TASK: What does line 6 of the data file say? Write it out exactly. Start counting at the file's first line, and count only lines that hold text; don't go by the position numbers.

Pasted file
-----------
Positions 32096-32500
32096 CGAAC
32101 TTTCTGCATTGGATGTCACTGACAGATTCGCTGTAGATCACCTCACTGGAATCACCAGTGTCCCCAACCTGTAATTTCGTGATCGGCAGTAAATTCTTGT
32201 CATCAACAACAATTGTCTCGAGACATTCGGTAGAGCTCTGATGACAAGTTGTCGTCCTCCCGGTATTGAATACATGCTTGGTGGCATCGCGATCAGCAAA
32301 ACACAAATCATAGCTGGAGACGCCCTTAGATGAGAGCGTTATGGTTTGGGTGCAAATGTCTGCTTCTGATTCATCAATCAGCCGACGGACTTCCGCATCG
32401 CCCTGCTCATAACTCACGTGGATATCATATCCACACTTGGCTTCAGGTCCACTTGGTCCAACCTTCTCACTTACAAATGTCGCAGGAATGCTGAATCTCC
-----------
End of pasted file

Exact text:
32401 CCCTGCTCATAACTCACGTGGATATCATATCCACACTTGGCTTCAGGTCCACTTGGTCCAACCTTCTCACTTACAAATGTCGCAGGAATGCTGAATCTCC